See rentacoder.com if you want to know how far programming salaries can fall worldwide. Hate to say it but companies like facebook.com aren't the future of America but a fad. When I see a new Digital Equipment Corporation or DuPont rising from the ashes then I'll believe in a national tech recovery.

Anonymous said...

In Minneapolis it is still actually cheaper to own a middle class 250k house with a 30 mortgage at 6% than it is to rent.

Anonymous said...

Melbourne, Australia.. inner city suburb (~10km from CBD, lots of parks, leafy streets, very nice)

My 2br flat, one of three on the block, costs $867/mo to rent.

Buying an equivalent apartment costs about $400,000; that's if you believe the quoted "expected prices". (There's a long running controversy here of real estate agents underquoting in their advertising, to drum up auction attendance.)

So even if we get lucky and the price is legit at $400k, let's try financing that at 20% down, 30 year, 9% interest .. $2574/mo (!!!), not including council rates or anything like that.

The interest rate will soon to go up to 10% the following year, if our Reserve Bank does what it says it will do.. then it's $2808/mo.

Let's see now, rent at 867, or buy a 30-year albatross at 2570-2800 per month?

(NO mortgage interest deduction for private owners here btw, only investment properties)

Anonymous said...

But of the $2065 I am paying back $375 principal and getting about a $300 tax savings. So my true cost is more like $1300.

Not so - you are neglecting the "opportunity cost" of your down payment plus accumulated principal, which is what you could earn in an equivalent relatively safe investment.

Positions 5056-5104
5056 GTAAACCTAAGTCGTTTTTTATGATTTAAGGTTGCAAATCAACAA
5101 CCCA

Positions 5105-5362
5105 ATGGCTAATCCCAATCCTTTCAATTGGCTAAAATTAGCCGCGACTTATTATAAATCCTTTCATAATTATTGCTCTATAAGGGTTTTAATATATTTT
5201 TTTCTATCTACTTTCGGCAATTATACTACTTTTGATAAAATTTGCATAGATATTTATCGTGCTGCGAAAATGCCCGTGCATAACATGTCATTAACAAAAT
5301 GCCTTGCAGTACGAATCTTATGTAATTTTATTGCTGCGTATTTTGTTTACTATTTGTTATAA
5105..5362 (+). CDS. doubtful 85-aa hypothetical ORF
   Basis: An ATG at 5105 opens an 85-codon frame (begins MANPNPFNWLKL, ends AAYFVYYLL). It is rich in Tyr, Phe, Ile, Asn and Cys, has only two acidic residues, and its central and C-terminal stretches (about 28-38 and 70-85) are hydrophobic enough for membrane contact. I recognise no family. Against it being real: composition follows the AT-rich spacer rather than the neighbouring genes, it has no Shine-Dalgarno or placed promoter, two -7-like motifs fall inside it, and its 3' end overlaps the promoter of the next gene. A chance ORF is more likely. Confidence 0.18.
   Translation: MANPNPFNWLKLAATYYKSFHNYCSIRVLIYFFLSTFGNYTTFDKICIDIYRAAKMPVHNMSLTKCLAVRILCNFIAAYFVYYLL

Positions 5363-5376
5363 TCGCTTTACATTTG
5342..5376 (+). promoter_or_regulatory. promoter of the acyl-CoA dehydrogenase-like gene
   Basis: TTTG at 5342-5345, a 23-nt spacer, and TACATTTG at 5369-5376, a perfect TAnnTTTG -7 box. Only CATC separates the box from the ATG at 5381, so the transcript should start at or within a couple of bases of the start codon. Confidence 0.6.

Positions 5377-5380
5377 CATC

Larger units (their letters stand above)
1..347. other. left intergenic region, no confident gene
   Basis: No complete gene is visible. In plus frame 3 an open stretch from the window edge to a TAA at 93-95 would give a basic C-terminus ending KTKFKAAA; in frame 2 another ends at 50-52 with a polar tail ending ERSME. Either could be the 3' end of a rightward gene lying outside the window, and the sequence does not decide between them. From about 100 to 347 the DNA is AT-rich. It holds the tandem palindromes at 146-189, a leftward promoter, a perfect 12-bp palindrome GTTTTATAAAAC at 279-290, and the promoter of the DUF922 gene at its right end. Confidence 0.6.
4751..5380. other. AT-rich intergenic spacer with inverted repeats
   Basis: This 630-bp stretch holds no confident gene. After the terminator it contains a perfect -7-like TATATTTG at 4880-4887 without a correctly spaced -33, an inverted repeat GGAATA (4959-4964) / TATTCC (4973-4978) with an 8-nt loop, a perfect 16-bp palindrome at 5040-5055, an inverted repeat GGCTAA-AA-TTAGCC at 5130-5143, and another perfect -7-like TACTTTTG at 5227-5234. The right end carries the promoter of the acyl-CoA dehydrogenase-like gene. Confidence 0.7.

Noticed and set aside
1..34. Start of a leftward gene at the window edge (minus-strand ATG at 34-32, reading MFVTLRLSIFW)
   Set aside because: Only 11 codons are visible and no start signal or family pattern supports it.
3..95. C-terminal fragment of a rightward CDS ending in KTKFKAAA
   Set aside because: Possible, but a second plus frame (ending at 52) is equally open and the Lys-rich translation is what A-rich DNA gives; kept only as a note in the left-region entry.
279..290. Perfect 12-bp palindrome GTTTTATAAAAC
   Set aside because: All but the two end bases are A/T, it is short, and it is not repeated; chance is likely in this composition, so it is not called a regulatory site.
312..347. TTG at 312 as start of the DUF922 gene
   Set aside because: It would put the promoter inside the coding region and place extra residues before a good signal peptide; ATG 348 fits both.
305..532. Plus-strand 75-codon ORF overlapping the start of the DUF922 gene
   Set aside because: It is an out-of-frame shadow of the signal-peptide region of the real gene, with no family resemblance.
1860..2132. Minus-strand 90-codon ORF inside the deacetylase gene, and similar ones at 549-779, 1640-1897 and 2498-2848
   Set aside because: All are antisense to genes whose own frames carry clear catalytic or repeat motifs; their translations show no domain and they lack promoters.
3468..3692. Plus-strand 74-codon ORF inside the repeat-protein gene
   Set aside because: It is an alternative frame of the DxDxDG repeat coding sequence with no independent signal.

My rent has dropped $900 total in a year. Can't say that about your mortgage.

Do you expect that to continue? Or do you expect over time inflation will catch up with rents? And re. the mortgage, yes some of us can say that if we refi to lower interest rates.

I really love all the rent-v-buy "analyses" here that look only at the first year, I mean crikey, at least look out 5-10 years on something like this, or better yet 30 (assume that if you need to move you sell one house and buy into another keeping your net position the same).

Anonymous said...

We are about one hour Northwest of D.C. (in the country) and just purchased a spec/market home with 10% down.

A comparable to rent in the same neighborhood is around $1800. Our mortgage including insurance and tax is $2100.

Not too bad considering only having 10% down. The builder payed 100% of closing costs and even more down on interest rate points.

Not all builders were as agreeable, and existing homes for sale are still priced in fairytale land.

Yoski said...

Miami:
rent for a 3/2, 1400sqft home in a so-so neighborhood is about $1500/mo.
Owning the same place will incur the following expenses:
taxes: $650/month (yes, no typo!)
insurance: $350/month (again no typo)
So that's about $1000 each month between taxes and insurance alone. Don't give me that crap about the tax write-off. The house I am talking about was build pre WWII and is constantly in need of repairs. Almost all houses in Miami are older vintage, 20's - 50's. So any tax break you get is eaten double and triple by repairs you need to make.
Currently it is difficult to say what such a house is selling for. 3 years back they were going for $250K - $400K. Today we have a glut of foreclosures, those are offered for around $100K - $250K. Many are in dire need to repair which adds another $50K or so.
What are they worth? Hard to say given the outrageous tax & insurance bills that go along with it. Are taxes going down for those properties? That's a definite maybe. After the dust settles I reckon that $100K - $150K is a reasonable price if the house is in decent shape.

gk said...

Browsing the local newsrag, I see that Right now I could rent a 3br/2.5ba home, 2000sqft, garage, on 2 acres, very nice location for....$1000/mo. To buy the same thing...asking price is almost 400k, plus the taxes, upkeep, etc. Nah, the fundamentals aren't f*cked all to hell.

Anonymous said...

In Minneapolis it is still actually cheaper to own a middle class 250k house with a 30 mortgage at 6% than it is to rent.

Ummm, no it isn't. You can rent a nice 3-4 BR house for 1000-1200. Mortgage + taxes + insurance +maintenance = 2500+

Minneapolis will fall by 1/3. More in the outer ring suburbs.